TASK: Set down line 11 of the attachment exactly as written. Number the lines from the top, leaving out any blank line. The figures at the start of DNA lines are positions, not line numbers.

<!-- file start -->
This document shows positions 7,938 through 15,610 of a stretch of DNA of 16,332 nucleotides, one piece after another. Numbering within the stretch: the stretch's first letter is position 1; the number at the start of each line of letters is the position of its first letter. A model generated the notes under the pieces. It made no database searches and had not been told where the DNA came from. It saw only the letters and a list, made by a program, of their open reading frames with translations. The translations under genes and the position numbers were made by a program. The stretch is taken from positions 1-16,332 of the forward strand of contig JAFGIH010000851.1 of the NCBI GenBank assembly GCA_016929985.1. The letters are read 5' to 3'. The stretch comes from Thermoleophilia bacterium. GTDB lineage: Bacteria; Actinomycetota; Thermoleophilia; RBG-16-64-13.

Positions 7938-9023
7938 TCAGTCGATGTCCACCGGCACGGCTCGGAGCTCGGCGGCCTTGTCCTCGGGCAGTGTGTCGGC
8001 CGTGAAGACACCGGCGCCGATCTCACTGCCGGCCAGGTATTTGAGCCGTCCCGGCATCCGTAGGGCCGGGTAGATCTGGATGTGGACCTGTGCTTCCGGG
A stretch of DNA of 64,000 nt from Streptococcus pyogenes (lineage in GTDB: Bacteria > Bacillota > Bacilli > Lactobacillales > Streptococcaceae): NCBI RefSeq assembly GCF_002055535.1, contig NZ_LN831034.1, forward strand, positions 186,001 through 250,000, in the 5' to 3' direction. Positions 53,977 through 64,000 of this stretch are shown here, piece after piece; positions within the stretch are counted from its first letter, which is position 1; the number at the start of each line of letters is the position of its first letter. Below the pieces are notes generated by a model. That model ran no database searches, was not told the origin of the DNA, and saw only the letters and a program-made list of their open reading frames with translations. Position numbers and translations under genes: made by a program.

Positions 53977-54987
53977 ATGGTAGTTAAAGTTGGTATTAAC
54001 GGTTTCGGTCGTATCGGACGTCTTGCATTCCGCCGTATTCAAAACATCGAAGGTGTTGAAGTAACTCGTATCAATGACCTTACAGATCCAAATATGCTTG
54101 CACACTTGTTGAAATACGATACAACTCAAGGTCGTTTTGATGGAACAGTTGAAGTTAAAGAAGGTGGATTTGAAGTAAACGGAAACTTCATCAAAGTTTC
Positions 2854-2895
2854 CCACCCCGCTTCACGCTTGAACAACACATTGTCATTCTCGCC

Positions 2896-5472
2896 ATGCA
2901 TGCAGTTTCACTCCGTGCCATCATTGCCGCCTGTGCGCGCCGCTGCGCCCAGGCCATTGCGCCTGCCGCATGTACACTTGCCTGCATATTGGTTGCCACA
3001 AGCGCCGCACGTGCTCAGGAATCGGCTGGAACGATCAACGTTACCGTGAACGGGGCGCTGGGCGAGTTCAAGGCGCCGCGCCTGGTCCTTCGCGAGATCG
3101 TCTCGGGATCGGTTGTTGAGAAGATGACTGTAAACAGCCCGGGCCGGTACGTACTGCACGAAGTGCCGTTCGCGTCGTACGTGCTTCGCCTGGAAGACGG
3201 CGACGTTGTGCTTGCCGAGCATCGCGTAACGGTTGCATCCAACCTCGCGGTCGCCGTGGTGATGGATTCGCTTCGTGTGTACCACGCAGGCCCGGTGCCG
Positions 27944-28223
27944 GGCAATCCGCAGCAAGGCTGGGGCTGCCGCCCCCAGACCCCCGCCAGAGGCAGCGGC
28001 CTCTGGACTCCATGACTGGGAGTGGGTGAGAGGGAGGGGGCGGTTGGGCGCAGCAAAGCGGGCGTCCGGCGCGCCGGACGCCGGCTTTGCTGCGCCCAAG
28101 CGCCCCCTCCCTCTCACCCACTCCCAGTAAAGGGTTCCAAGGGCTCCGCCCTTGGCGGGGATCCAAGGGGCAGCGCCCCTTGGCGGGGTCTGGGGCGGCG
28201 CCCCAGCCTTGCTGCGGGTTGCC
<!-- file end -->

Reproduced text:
2854 CCACCCCGCTTCACGCTTGAACAACACATTGTCATTCTCGCC